Sunday, March 29, 2015


I'm told it takes about one year for the average child to begin speaking. This doesn't include all the cooing and other noises that often take place much earlier. This is the beginning of dialogue; a few words strung together here and there. Gradually more words are learned and conversation blossoms.

In Tim Keller's Prayer he likens learning to prayer to learning to speak. Keller quotes Eugene Peterson as saying:
Language is spoken into us; we learn language only as we are spoken to. We are plunged at birth into a sea of language. . . . Then slowly syllable by syllable we acquire the capacity to answer mama, papa, bottle, blanket, yes, no. Not one of these words was a first word. . . . All speech is answering speech. We were spoken to before we spoke.
Keller continues:
[...] studies have shown that children's ability to understand and communicate is profoundly affected by the number of words and the breadth of vocabulary to which they are exposed as infants and toddlers. We speak only to the degree we are spoken to. . . . This theological principle has practical consequences. It means that our prayers should arise out of immersion in the Scripture. We should "plunge ourselves into the sea" of God's language, the Bible.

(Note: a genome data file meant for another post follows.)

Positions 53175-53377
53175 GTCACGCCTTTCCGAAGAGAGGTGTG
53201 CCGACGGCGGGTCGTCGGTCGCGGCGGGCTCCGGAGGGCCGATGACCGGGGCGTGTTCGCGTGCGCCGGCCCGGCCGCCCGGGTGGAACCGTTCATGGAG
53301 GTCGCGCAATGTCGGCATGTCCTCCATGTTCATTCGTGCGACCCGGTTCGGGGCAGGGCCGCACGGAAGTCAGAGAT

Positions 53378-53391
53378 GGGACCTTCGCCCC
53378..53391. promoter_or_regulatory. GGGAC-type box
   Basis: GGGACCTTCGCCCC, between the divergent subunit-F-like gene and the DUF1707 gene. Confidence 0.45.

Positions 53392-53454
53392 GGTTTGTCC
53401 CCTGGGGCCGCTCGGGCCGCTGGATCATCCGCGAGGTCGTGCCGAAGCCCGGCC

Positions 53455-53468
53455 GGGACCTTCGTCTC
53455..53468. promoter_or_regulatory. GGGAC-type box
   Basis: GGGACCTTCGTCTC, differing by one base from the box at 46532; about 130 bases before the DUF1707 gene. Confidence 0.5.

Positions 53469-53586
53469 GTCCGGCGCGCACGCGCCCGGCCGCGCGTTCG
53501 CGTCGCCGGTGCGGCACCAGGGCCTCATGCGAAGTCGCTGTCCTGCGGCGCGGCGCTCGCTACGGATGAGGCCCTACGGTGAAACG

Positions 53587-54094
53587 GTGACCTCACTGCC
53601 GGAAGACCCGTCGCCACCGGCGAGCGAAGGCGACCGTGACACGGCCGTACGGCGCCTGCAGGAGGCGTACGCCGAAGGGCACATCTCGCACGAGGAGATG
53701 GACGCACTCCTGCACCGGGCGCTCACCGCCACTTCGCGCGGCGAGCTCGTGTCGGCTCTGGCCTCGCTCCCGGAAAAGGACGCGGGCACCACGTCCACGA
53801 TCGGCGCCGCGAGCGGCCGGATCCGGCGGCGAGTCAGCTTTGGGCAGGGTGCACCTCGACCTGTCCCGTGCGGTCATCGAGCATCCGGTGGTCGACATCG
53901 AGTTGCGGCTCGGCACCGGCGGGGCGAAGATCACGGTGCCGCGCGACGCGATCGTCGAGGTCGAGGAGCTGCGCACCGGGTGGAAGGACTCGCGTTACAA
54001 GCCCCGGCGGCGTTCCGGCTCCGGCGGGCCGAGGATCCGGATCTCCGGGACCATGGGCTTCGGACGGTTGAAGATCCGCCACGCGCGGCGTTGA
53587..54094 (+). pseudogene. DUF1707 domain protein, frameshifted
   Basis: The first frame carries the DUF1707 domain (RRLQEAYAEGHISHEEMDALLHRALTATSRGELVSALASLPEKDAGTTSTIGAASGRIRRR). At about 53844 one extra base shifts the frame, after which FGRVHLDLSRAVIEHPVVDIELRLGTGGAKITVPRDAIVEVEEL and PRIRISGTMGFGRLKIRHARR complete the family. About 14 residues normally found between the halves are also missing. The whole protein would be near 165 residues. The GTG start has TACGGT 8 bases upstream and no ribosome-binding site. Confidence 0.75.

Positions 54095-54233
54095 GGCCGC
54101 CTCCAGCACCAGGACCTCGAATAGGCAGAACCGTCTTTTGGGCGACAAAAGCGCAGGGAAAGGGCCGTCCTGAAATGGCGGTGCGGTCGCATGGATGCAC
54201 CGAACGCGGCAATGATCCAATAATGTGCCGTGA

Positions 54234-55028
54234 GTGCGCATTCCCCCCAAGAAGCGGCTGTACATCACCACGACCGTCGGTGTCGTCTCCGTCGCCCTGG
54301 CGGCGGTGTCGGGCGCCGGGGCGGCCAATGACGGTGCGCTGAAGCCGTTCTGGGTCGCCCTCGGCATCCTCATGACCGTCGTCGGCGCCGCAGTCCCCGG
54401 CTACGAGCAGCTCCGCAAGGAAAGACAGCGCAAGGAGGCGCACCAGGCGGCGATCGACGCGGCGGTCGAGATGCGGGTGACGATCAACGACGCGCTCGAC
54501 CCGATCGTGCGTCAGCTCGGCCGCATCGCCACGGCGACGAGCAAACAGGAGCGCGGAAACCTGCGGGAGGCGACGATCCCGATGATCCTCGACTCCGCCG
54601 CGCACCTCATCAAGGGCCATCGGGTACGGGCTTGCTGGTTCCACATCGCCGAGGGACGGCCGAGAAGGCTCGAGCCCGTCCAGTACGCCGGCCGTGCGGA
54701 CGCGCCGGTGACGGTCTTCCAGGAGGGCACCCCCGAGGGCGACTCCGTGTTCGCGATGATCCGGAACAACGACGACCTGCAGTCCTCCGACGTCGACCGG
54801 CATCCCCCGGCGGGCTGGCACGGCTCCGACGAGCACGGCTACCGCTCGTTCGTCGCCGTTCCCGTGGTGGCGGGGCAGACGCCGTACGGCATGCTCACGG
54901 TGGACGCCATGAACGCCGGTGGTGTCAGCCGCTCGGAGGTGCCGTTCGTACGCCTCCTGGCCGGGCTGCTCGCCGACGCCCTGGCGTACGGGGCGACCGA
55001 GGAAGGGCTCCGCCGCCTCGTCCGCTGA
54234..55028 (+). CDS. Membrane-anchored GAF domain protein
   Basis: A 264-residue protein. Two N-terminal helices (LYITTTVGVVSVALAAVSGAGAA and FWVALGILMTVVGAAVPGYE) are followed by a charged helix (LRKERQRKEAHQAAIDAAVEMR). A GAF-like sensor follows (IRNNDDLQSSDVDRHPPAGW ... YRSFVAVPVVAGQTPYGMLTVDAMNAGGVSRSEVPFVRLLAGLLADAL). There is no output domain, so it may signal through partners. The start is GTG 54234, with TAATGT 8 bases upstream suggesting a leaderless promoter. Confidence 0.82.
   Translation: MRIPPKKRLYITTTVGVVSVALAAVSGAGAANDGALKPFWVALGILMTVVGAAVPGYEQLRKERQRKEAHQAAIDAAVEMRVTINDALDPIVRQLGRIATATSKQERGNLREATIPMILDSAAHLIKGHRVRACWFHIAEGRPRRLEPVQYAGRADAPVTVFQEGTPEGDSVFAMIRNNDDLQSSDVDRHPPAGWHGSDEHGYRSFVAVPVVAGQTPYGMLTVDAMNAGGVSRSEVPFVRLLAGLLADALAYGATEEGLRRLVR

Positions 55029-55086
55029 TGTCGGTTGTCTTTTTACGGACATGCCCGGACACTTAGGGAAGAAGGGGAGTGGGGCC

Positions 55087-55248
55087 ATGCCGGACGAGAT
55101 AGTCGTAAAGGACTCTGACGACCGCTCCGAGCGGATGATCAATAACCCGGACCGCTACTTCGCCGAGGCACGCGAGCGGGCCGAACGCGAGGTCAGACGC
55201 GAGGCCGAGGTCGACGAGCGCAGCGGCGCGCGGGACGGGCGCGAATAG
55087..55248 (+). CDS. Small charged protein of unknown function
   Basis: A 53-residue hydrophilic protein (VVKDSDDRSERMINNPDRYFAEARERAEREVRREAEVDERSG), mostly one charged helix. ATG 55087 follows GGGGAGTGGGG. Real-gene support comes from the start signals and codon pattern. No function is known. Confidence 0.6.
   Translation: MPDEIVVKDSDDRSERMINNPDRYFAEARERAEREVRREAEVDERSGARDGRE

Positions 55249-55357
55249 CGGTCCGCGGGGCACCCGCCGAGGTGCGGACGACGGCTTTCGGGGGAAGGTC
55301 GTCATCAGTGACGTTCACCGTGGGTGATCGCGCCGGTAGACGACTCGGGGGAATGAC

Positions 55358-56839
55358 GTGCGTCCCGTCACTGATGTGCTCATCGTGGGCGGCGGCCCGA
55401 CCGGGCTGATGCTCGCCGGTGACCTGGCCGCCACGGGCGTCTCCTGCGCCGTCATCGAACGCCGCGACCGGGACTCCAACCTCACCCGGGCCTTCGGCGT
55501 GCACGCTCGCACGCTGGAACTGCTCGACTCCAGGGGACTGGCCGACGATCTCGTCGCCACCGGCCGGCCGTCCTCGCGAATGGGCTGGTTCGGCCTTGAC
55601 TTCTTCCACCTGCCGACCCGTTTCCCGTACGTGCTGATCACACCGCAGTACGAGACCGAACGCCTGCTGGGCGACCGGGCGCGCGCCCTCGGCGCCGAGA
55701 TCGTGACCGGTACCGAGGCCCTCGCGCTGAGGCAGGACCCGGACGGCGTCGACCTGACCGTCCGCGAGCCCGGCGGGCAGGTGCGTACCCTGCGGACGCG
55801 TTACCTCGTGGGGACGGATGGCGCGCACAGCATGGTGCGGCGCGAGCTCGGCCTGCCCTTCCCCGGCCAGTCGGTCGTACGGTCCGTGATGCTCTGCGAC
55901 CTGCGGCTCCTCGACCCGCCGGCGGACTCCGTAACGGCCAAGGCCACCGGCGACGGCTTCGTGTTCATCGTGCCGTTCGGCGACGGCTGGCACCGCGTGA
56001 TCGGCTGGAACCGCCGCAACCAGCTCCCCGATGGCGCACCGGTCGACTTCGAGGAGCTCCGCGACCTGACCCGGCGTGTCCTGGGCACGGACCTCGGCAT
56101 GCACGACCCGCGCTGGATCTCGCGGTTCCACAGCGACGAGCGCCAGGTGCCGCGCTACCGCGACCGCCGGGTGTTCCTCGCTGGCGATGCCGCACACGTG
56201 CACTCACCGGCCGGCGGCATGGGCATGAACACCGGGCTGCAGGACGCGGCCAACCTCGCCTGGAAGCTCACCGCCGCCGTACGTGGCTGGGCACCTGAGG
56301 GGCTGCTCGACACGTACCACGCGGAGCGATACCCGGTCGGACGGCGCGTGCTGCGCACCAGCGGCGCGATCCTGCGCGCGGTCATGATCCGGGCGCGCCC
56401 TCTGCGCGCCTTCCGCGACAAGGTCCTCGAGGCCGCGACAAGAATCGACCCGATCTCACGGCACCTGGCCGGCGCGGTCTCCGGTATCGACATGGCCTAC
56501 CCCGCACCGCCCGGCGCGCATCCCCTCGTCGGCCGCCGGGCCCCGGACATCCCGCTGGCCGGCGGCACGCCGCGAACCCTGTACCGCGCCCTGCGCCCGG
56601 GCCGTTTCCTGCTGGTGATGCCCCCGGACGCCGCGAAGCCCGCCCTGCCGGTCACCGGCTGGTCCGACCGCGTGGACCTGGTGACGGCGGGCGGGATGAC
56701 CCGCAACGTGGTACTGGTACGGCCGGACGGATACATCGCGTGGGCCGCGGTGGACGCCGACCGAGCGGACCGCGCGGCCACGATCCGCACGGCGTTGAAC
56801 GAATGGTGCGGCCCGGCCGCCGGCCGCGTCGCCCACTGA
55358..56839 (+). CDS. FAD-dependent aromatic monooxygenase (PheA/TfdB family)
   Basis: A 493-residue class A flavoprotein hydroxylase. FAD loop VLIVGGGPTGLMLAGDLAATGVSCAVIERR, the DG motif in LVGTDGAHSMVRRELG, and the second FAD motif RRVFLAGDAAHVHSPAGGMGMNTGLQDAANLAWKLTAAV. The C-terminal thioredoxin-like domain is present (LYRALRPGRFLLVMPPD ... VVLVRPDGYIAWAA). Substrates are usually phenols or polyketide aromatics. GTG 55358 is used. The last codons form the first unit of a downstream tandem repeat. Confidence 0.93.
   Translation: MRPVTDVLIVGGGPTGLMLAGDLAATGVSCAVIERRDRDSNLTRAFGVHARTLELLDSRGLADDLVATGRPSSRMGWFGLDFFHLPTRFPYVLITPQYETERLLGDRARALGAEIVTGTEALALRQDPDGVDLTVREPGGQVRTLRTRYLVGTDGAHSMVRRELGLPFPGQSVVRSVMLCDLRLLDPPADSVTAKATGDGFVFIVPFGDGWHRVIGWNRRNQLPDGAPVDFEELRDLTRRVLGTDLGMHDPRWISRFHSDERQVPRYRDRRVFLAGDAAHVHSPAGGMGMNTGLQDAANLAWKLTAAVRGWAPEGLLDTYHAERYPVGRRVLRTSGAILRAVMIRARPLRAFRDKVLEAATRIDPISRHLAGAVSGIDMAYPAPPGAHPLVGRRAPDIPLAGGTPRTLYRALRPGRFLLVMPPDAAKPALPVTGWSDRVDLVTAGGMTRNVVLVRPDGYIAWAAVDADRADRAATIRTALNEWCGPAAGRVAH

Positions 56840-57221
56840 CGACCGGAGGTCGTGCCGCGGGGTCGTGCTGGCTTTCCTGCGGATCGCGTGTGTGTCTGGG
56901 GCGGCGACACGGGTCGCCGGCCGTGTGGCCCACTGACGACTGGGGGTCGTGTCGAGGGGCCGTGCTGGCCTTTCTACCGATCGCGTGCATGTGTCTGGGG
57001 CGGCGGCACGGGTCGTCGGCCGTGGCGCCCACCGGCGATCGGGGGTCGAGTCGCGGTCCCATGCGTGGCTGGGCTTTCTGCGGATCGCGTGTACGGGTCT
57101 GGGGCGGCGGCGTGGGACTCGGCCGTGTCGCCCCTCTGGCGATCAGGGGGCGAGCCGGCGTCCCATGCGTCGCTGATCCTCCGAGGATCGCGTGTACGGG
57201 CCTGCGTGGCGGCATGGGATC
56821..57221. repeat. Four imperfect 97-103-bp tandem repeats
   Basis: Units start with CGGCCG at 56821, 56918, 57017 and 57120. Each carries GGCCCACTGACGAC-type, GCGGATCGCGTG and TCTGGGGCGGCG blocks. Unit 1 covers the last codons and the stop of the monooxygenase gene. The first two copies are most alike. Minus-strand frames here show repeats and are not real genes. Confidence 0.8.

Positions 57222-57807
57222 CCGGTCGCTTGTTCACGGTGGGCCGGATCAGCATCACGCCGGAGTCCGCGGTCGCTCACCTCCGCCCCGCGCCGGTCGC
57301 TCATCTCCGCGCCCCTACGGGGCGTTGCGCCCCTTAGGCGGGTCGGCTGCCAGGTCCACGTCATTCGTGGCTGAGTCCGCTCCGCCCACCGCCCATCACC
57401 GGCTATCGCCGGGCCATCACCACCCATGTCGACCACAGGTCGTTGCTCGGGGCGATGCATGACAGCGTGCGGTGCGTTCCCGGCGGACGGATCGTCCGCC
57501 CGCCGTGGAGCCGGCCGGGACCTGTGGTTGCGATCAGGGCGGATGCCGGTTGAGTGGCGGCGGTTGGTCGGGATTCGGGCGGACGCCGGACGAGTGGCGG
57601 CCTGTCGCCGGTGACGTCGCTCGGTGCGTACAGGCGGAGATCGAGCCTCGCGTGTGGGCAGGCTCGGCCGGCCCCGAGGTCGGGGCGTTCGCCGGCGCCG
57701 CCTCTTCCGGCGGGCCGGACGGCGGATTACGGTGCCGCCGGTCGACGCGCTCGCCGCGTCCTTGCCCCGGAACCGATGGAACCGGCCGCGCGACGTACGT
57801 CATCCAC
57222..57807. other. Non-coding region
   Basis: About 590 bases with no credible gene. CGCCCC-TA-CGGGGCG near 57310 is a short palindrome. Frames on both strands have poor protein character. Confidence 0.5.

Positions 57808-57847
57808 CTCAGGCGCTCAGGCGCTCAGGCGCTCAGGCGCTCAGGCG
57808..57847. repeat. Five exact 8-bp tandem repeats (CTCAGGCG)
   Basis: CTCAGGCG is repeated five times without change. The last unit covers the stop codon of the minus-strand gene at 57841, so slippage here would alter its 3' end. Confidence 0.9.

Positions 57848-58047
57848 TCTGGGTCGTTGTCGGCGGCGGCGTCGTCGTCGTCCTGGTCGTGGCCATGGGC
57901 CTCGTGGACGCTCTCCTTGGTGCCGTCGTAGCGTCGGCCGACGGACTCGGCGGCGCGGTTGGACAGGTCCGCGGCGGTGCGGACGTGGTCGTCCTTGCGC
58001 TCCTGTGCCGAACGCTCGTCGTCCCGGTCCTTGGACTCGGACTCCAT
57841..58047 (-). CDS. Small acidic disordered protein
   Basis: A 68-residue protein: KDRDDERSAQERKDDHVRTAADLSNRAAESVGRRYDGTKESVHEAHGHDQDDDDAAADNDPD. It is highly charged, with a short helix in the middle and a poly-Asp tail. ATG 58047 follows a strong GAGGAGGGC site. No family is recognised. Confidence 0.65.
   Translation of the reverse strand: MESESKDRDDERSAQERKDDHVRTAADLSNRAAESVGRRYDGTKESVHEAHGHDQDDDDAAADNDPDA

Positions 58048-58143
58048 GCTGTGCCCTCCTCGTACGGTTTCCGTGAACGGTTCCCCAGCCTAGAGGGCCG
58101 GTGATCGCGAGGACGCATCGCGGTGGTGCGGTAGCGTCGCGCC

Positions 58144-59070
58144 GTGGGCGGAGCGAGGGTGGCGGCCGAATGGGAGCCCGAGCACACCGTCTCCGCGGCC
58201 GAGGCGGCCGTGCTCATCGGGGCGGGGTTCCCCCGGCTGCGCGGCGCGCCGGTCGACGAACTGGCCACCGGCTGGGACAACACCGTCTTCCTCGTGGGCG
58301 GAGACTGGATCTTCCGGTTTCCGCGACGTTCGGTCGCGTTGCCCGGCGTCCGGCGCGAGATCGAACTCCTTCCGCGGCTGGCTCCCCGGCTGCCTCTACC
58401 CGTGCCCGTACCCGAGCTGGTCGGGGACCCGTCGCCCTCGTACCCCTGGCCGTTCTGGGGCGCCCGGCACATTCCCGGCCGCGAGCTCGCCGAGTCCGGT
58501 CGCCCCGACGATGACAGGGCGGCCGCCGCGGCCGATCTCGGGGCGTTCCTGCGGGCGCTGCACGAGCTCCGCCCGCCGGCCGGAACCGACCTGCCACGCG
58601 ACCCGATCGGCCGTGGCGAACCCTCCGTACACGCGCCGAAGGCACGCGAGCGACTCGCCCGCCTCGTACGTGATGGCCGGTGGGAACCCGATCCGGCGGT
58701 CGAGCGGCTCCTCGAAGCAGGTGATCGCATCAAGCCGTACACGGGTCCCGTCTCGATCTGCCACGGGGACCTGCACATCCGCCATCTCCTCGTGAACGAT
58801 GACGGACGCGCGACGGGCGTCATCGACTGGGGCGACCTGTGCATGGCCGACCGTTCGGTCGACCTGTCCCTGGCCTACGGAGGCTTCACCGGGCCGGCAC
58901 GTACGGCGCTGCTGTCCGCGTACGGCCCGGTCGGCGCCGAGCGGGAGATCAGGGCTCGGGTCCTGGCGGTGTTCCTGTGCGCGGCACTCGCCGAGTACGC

If the goal of prayer is a real, personal connection with God, then it is only by immersion in the language of the Bible that we will learn to pray, perhaps just as slowly as a child learns to speak.

This echoes Jude's first post on the journey into a solid prayer life. It's not easy and can only be properly learned through the immersion in the Word. We learn and grow in our "speaking" as God continually speaks to us through the Bible. This will take time. Just as a child doesn't emerge from the womb citing Shakespeare neither will we build a fervent prayer life without our Bibles!

1 comment:

  1. This is good. It also made me think that we should accumulate our vocabulary for prayer from immersion in the word. We should use biblical terms and phrases when we pray. This will also be a process; we will learn over time as we work with the word and as it is illumined by the Spirit.